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When the bankers appeared before Congress a couple days ago, the moment that a moratorium on foreclosures was requested, their demeanor changed. There was a genuine hesitation and then the CEO of Bank of America, Ken Lewis insisted on a closed time period in which it would be in effect.
This tells me that the bankers did not want to stop the foreclosure process and that may be why they are dragging their feet about helping people to stay in their homes and avoid foreclosure.
What if there is an income stream coming directly from the foreclosure process that would be unavailable to the banks in any other manner? It would then be in their best interest as a business to pursue full foreclosures on each of the properties rather than anything else.
What if the “lenders mortgage insurance” whose premiums are being paid either by the property purchaser directly or through higher interest rates being paid by them, is actually paying out the full principle of these residential properties at the previous appraised value or at the value of the actual mortgage? That wouldn’t happen if the banks worked with people to arrange repayment of the mortgage in some reasonable or reappraised package. And, since property values have declined, this would be the only way that the mortgage lenders would receive the previous high values for these properties.
On top of that, what if the banks derive further benefit from the foreclosure process by writing off whatever depreciated value of the mortgage that did not go to its maturity? That would offset other profits, taxes, fees and tax liabilities which would represent real money to their corporations’ bottom line, also.
And, the auction process restores a certain cash value directly and immediately to the bank as an assured income stream to help recapitalize their extraordinary losses from other risky ventures and toxic assets.
If these are even part of the income stream coming from the process of foreclosures into the banks’ coffers, then it is little wonder that they are pursuing the process of foreclosure rather than working with individual families to keep their homes. It wouldn’t serve the banks’ interests to do anything else as it is set up now.
I would guess that the lenders mortgage insurance would not be paying anything to cover the mortgages if a deal is struck with the home buyers.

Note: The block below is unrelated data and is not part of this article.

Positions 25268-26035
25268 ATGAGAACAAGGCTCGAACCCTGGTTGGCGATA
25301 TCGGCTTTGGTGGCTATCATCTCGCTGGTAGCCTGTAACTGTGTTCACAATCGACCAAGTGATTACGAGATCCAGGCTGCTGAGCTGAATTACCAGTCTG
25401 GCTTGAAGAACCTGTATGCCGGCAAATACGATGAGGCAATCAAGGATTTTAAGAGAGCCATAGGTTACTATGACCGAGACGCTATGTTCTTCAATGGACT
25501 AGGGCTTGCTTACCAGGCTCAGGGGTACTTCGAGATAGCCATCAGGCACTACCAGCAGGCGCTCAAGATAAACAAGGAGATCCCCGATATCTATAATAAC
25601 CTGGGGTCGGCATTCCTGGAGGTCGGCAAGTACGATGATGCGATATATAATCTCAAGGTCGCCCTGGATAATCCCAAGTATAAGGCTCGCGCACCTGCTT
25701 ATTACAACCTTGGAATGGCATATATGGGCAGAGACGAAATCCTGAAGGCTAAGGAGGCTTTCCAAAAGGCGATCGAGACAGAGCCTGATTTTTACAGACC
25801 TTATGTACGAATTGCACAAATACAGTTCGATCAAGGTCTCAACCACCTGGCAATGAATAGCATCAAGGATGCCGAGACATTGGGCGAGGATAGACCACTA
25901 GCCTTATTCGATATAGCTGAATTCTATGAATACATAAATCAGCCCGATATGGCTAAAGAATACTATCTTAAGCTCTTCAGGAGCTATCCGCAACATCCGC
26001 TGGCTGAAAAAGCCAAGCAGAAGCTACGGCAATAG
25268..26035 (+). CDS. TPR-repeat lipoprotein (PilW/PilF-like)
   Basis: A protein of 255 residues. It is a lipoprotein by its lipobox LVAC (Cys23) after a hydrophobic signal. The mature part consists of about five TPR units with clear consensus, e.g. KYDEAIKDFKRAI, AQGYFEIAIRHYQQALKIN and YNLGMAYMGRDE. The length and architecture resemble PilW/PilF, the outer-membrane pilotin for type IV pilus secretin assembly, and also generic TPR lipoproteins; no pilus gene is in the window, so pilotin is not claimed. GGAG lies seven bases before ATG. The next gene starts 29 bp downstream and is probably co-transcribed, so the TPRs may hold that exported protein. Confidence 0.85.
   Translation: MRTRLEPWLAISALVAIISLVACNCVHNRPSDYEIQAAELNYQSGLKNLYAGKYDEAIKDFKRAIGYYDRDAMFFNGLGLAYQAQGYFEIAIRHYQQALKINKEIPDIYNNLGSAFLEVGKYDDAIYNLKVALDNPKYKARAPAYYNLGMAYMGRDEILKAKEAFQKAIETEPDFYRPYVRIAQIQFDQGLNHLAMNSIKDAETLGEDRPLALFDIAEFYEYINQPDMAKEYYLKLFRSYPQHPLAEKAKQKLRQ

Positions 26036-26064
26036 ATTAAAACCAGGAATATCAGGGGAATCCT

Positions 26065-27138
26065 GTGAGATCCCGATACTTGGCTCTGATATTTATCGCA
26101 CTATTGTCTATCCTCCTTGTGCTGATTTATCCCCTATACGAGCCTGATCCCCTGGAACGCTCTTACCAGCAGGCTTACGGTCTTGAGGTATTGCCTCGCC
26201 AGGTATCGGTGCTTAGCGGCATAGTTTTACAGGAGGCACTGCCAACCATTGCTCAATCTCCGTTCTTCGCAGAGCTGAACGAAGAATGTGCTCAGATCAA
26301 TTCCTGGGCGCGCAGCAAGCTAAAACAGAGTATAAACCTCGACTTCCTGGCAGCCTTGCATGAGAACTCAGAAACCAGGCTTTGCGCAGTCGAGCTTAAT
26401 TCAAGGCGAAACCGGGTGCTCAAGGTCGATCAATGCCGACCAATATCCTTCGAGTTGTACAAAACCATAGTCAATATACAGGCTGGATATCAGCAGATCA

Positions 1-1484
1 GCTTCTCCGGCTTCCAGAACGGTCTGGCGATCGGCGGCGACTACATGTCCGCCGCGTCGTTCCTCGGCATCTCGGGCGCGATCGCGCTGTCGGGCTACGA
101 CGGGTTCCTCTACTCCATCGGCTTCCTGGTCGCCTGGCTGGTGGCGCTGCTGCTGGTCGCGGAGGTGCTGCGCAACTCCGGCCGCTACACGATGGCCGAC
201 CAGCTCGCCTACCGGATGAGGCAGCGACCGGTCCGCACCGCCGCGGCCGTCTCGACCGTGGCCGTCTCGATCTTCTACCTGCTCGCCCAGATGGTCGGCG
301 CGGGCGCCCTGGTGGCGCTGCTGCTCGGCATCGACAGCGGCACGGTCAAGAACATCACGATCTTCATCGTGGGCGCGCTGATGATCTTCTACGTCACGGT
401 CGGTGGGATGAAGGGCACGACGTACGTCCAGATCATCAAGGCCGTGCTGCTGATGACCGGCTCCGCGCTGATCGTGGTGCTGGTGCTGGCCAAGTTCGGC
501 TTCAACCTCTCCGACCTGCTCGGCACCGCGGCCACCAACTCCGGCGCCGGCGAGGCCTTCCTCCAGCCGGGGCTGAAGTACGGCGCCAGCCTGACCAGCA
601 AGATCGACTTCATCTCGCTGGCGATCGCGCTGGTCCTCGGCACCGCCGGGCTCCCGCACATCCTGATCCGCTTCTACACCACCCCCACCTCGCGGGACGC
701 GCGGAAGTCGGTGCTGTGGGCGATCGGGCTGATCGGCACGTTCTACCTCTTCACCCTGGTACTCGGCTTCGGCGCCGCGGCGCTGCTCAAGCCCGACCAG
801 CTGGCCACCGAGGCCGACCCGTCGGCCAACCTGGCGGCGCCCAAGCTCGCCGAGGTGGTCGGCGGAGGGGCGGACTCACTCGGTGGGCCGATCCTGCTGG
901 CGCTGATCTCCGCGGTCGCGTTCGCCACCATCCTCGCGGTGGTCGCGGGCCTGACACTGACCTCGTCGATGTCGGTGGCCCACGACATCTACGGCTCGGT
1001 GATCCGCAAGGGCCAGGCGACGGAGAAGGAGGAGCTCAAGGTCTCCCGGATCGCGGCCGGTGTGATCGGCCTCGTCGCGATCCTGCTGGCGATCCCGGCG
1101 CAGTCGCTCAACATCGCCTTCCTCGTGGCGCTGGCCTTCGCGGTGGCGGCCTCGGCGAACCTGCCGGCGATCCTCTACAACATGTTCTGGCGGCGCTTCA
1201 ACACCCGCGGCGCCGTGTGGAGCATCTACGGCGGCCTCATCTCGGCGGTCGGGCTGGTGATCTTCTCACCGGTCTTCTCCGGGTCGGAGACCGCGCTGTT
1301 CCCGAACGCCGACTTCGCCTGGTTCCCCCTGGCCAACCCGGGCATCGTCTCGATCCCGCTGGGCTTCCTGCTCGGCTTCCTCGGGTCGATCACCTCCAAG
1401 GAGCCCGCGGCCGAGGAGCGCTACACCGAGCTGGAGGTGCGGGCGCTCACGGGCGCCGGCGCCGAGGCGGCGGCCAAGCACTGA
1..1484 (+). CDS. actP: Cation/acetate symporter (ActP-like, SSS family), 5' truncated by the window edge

Beyond that, there was a note yesterday by someone on the cable news business coverage that the bankers don’t want to write down their CDOs and other toxic assets, mortgage-backed securities, default swaps and structured investment vehicles (SIVs). Although a degree of write-downs have occurred, is it possible that they are sitting on the remaining portion that would require substantial write-downs if the government at taxpayers’ expense don’t buy them out of the mess?
That means, these banks and investment bankers, mortgage lenders and other holders of these financial products are operating with the knowledge that sooner or later, a more sizable write-down on these assets will have to occur. The faster they can get an income stream to cover these losses, the better their chances of survival will be in their estimation of it. But, maybe it only looks that way from where they are sitting.
It also means that they are essentially insolvent, even with the additional US government bailout funds, purchases of toxic assets up till now, TARP funds and availability at the discount window for huge sums of moneys. And, even with the substantial purchases of commercial paper that the US government has been making for them since several months ago – it still isn’t enough to reasonably account for their balance sheets’ disparities.
They are insolvent and they know it. That is why the black hole they have become is eating its way through everything the government is giving them which the taxpayers are providing and pursuing every opportunity to foreclose properties and sucking in everything else they can get as well.
It is why they have raised interest rates on credit cards, raised fees, added fees and found ways to hinder people’s ability to pay a reasonable minimum on time (by changing due dates and minimum payments beyond reason.) I would guess they are protected by some kind of insurance that pays the full amount if and when it is not paid by the borrower, just as the mortgages are covered for them.
My guess is that the CDO’s and other credit derivatives will have brought down the entire system by the time they are done. What it means for me is that, I and my children and grandchildren along with everyone in America like us will be among those who suffer for it because I can almost guarantee that the bankers and Wall Street groups that created this mess won’t even notice the difference in their worlds, aside from an odd and uncomfortable question or two from the news media or Congressional committee members. They are without consequence from their actions while each and everyone of us are paying for it.
– cricketdiane, 02-13-09
Lenders mortgage insurance
From Wikipedia, the free encyclopedia
Lenders Mortgage Insurance (LMI), also known as Private mortgage insurance (PMI) in the US, is insurance payable to a lender or trustee for a pool of securities that may be required when taking out a mortgage loan. It is insurance to offset losses in the case where a mortgagor is not able to repay the loan and the lender is not able to recover its costs after foreclosure and sale of the mortgaged property.
Comparison of Personal Saving in the National Income and Product Accounts (NIPAs)
with Personal Saving in the Flow of Funds Accounts (FFAs) – Annual Data shown
National Income and Product Accounts Table
Table 1.1.1. Percent Change From Preceding Period in Real Gross Domestic Product
Today is: 2/12/2009 Last Revised on January 30, 2009 Next Release Date February 27, 2009
(2005 – 2008)
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